Projecto PaleoAngola is a field-based paleontological and geological project focused on the effects of the opening of the South Atlantic Ocean on life through geologic time, from 130 Ma to the present. The field area is Angola, a country at war for 47 years until a peace treaty was signed in 2002. The first Projecto PaleoAngola expedition occurred in 2005 and a total of eight expeditions to Angola have been conducted. The reason Angola was targeted is because it is the only country in Africa where fossiliferous rocks of the appropriate age and context are found in outcrop. Angola provided a unique opportunity because no major geological field expeditions had been conducted in Angola since prior to the acceptance of plate tectonics, the unifying paradigm of modern geology. Projecto PaleoAngola was the first. Funding has been provided by the National Geographic Society, the Petroleum Research Fund of the American Chemical Society, Esso Angola, and other Angolan industry sources. Projecto PaleoAngola is a multinational, multifaceted project centered at SMU. Angolan partners include Agostinho Neto University, Tundavala Private University, and the Methodist University of Angola.
The team leadership:
Louis L. Jacobs (SMU and ISEM)
Michael J. Polcyn (SMU, paleontology, imaging)
Octavio Mateus (paleontology, New University of Lisbon, Portugal)
Anne Schulp (paleontology, University of Leiden, the Netherlands)
Ricardo Arauja (plesiosaurs, Ph.D. expected in December)
Kurt Ferguson (SMU, geochemistry)
John Graf (whales, Ph.D. student)
Bonnie Jacobs (SMU, paleobotany, palynology, and paleoclimatology)
Scott Myers (systematics and paleoclimate of Angolan Cenozoic rocks and fossils, Phd. alum and ISEM postdoctoral fellow).
John Robbins (stable isotopes in mosasaur enamel, Ph.D. alum)
Chris Strganac, stable isotope stratigraphy, climate, and ecological differentiation, Ph.D. expected in December)
Pierre Zippi (PAZ Software, African microfossils, SMU adjunct)
David Evans (Yale, Precambrian and Cretaceous paleomagnetism)
John Kappelman (University of Texas, Cenozoic paleomagnetism)
Johann Lindgren (University of Lund, Sweden, biomolecules)
Steve May (Exxon Upstream Research, detrital zircons)
Tyrone Rooney (Michigan State University, tectonics and igneous processes)
Johanna Salminen (University of Helsinki, Finland, Precambrian and Cretaceous paleomagnetism)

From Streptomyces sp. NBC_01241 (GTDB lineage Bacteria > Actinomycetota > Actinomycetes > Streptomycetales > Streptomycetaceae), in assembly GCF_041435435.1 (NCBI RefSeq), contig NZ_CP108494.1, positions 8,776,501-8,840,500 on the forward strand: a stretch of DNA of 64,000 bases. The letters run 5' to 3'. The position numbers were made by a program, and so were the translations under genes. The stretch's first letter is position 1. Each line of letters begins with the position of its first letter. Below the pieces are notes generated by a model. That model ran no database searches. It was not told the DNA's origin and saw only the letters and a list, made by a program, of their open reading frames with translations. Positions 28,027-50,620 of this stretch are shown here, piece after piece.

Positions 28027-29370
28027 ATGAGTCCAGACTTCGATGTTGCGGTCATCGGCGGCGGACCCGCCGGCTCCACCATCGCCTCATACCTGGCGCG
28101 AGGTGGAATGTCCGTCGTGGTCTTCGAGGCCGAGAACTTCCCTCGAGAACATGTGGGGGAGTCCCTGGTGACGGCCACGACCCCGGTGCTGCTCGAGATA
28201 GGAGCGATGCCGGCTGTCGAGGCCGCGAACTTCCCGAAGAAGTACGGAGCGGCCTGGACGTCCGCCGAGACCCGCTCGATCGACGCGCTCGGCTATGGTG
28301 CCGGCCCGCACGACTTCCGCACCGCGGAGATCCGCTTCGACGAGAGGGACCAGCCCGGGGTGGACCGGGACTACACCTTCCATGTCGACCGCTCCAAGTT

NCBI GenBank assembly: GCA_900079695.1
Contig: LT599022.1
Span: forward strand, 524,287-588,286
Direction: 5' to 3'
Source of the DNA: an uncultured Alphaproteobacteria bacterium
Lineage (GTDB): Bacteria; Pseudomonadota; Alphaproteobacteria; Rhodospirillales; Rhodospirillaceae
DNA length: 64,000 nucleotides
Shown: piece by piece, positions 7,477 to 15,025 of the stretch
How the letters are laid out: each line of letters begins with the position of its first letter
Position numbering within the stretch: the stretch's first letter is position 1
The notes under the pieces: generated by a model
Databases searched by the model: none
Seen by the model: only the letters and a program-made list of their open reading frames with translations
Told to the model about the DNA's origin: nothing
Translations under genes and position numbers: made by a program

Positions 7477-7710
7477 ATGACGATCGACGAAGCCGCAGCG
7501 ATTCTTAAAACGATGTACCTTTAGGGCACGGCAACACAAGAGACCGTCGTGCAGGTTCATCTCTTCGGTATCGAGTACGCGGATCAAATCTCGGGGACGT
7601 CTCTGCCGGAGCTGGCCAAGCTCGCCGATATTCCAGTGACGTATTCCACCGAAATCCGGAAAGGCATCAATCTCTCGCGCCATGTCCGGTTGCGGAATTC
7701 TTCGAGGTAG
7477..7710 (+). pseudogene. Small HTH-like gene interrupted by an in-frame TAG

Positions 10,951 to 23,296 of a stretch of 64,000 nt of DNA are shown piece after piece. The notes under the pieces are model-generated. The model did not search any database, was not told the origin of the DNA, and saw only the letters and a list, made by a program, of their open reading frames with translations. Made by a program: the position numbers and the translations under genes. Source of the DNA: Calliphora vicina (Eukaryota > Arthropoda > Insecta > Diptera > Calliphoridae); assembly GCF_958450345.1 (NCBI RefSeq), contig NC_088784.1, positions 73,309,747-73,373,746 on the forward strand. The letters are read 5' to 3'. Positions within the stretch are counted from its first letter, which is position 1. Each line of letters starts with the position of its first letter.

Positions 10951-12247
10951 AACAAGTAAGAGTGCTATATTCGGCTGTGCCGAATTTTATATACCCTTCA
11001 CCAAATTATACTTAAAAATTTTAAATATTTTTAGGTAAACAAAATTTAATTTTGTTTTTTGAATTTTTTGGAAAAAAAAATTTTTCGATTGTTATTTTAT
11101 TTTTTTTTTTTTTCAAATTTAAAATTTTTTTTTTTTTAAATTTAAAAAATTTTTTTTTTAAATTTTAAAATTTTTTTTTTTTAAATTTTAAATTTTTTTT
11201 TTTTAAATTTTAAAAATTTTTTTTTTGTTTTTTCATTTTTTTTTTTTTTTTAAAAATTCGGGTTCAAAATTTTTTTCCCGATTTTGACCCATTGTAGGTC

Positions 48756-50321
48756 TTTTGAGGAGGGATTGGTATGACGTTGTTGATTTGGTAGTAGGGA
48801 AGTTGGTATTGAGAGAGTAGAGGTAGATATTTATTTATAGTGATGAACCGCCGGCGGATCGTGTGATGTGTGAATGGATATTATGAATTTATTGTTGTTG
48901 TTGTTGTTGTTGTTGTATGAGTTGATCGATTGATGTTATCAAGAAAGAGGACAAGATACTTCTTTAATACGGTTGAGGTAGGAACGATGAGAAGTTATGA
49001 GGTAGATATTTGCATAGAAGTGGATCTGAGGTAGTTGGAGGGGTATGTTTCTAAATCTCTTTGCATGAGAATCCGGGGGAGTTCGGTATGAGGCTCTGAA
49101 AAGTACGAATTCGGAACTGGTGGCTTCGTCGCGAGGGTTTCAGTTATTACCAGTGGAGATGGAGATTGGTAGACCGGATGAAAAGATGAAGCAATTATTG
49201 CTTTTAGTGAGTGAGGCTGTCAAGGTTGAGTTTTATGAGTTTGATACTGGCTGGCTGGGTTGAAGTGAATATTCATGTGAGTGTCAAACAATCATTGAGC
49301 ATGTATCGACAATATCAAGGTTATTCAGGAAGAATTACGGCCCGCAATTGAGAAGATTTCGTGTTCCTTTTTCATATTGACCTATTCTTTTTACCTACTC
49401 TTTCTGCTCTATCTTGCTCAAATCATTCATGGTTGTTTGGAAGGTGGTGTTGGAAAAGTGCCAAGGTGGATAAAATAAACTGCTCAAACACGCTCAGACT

Previous results and outreach.
The Projecto PaleoAngola team has published fourteen papers, and 27 abstracts accompanying presentations, including an invited keynote lecture by Jacobs at the International Geological Congress in Brisbane, Australia. Many outreach activities have occurred including exhibition of the first dinosaur in Angola at the Geological Museum of Agostinho Neto University, a You-Tube video (http://www.youtube.com/watch?v=7glJjrDIpI4), a National Geographic Portugal article, BBC and Radio Netherlands coverage, an invited lecture at ExxonMobil Angola Day in Houston, and articles in trade journals for Esso Angola, BP, and Sonangol (two). National Geographic Television Specials is currently considering a program based on Projecto PaleoAngola.
Through the efforts of ISEM, SMU has in the basement of Heroy Hall the only comprehensive collection of fossil vertebrates relating to the opening of the South Atlantic -- collected by ISEM-sponsored Projecto PaleoAngola expeditions to Angola. Most of the students working in Shuler Museum labs are focused on significant specimens collected in Angola and shipped to SMU. To insure proper guidance, supervision, and training, ISEM provided for a postdoctoral fellow (Dr. Timothy Scott Myers).
The challenges of beginning a project in Angola, a country with over 40 years of war and the most expensive capital city in the world, were clear. However, eight expeditions were fully funded, extensive fossil collection and geologic sampling was undertaken, samples and fossils were shipped to SMU, and graduate and undergraduate students were brought into the project. Projecto PaleoAngola is globally visible, it provides opportunities for SMU students at all levels, and it could not have been undertaken without ISEM. For more information visit PaleoAngola.org.